Sustainability, an area in which HSBC has bold financing goals, is also very high on the agenda of Egyptian businesses. Eight in ten have targets for a broad range of environmental, social and governance (ESG) issues, higher than the global number, HSBC’s 2020 Navigator survey showed.
“Where companies are committed to more sustainable projects, we can provide them with different solutions to achieve these green objectives,” says Zaki.
Positive economic outlook
Egypt’s gross domestic product is forecast to grow by 5.4 percent in fiscal year 2021/22, al-Saeed said, after an estimated 3.3 percent expansion in 2020/21. 5The fiscal year begins in July.
Before the pandemic, overall foreign direct investment (FDI) in Egypt jumped 10.7 percent to U.S.$9 billion in 2019, data from the United Nations Conference on Trade and Development showed. 6
Over half of all FDI inflows go to Egypt’s oil sector. Natural resources and agriculture comprise more than 50 percent of its net exports, while oil and gas alone account for over 30 percent, according to the OECD.
In addition, greenfield FDI is taking place in promising sectors such as chemicals and renewable energies.
Right banking partner
Selecting the right banking partner to support business expansion is crucial in fast-changing developing markets such as Egypt.
HSBC Bank Egypt is one of the country’s largest multinational banks, providing a comprehensive range of banking and financial services across more than 50 branches covering 27 cities while serving multinationals, Corporates and SMEs.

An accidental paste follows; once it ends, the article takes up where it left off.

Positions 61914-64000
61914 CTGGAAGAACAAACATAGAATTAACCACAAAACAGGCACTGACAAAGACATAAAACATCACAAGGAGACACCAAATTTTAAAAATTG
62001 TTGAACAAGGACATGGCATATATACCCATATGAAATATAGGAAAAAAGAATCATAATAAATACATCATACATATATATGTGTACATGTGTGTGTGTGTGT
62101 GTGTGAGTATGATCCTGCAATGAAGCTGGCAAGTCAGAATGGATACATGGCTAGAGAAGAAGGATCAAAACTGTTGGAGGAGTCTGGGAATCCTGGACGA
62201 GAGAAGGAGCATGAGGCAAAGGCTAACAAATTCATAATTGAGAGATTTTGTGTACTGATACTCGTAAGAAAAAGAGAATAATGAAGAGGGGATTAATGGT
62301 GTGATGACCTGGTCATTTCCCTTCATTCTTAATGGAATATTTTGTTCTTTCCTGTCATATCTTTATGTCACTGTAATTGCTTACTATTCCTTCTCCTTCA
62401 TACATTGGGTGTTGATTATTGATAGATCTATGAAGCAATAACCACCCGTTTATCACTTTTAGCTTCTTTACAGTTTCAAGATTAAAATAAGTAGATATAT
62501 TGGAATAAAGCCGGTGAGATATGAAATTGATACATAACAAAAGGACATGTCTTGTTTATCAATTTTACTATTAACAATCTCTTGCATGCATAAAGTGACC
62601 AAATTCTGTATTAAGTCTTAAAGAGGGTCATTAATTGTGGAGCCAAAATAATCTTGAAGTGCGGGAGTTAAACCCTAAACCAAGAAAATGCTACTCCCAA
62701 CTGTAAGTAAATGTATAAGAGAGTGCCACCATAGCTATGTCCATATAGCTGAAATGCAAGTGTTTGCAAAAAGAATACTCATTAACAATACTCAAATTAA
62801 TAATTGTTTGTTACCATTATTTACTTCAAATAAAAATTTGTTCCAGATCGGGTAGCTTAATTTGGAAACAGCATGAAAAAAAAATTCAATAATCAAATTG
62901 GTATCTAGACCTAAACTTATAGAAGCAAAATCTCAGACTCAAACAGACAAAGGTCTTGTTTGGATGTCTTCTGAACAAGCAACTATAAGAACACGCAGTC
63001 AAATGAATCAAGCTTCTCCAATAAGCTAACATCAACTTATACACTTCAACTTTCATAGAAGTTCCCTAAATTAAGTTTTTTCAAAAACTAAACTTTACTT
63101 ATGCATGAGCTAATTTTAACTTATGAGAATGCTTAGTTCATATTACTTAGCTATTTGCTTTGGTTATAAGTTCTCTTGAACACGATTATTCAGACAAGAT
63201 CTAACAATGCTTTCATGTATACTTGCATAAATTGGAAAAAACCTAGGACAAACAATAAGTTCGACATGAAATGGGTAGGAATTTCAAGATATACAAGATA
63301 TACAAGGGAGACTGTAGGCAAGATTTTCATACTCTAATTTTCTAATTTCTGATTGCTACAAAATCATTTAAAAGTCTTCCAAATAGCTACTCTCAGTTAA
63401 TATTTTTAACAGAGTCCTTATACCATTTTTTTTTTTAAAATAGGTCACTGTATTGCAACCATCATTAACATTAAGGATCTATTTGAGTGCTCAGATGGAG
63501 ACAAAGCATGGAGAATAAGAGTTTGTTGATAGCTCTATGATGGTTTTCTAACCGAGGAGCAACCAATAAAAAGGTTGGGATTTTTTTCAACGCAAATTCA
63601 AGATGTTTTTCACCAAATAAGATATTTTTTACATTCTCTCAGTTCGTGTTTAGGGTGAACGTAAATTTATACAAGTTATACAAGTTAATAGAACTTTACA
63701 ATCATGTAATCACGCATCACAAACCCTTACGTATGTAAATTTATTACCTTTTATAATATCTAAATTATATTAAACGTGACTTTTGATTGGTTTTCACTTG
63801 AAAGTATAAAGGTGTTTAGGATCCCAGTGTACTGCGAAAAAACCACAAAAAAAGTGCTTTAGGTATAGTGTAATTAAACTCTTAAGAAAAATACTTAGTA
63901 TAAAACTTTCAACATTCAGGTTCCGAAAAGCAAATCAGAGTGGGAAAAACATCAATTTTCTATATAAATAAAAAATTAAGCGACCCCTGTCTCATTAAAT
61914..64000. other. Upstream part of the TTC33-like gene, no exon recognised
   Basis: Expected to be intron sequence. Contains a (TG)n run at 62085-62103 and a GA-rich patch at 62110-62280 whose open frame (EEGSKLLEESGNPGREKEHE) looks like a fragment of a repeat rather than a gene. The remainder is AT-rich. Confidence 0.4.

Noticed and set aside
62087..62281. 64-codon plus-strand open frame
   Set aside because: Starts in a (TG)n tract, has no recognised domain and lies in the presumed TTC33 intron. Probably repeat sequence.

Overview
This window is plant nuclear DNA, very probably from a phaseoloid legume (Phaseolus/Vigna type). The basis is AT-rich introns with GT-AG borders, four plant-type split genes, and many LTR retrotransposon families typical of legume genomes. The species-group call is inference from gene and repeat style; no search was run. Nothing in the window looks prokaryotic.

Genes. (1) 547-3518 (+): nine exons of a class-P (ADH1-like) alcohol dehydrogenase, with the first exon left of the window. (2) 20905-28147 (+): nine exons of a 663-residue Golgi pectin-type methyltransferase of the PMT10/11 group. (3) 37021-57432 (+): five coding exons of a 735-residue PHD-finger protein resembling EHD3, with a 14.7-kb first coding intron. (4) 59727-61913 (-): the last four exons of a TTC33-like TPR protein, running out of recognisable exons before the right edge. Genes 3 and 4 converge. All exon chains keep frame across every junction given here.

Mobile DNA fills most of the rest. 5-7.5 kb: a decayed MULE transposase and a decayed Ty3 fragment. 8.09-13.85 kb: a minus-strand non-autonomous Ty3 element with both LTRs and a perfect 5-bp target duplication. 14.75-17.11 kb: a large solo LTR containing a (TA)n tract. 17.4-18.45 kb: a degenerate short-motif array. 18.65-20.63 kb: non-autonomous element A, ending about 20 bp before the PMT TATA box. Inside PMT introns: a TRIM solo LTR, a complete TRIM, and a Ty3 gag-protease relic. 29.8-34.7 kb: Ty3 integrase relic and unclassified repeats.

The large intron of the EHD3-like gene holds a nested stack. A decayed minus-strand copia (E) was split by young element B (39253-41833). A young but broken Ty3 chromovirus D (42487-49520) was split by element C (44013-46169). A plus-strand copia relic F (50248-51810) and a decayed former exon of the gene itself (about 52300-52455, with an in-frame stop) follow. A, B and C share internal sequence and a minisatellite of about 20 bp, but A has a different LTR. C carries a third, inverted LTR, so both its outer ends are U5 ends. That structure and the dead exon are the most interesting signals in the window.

HSBC’s leading innovative digital banking solutions, combined with nearly 40 years’ experience in Egypt alone and global connectivity across 64 countries, offer a seamless experience to its customers.
“We have full-fledged operations in Egypt, and we provide a similar unified experience through our international connectivity to our customers whether in HSBC Egypt or elsewhere in the world,” says Tawfik.
In line with the government’s digitisation drive, nearly all operations in Egypt can now be done digitally by HSBC for all the clients, putting the bank ahead of its competition particularly in testing times such as the global pandemic.
“SMEs remain one of the biggest priorities for HSBC in Egypt. We constantly strive to improve the client experience and to make sure that they're getting the best service in the market from HSBC,” says Tawfik.
“A dedicated relationship manager for the Egyptian business works extremely closely with a global relationship manager who oversees all the countries that the company operates in to make sure that the relationship management proposition that is offered in one country is exactly the same one offered in other countries to ensure service consistency and timely support,” adds Zaki.
Egypt offers a compelling investment case through its reforms, young population and proximity to mature and developing markets in Europe, the Middle East and Africa. With its unique market knowledge and state-of-the-art digital capabilities, HSBC is the right partner to support its clients’ long-term business growth.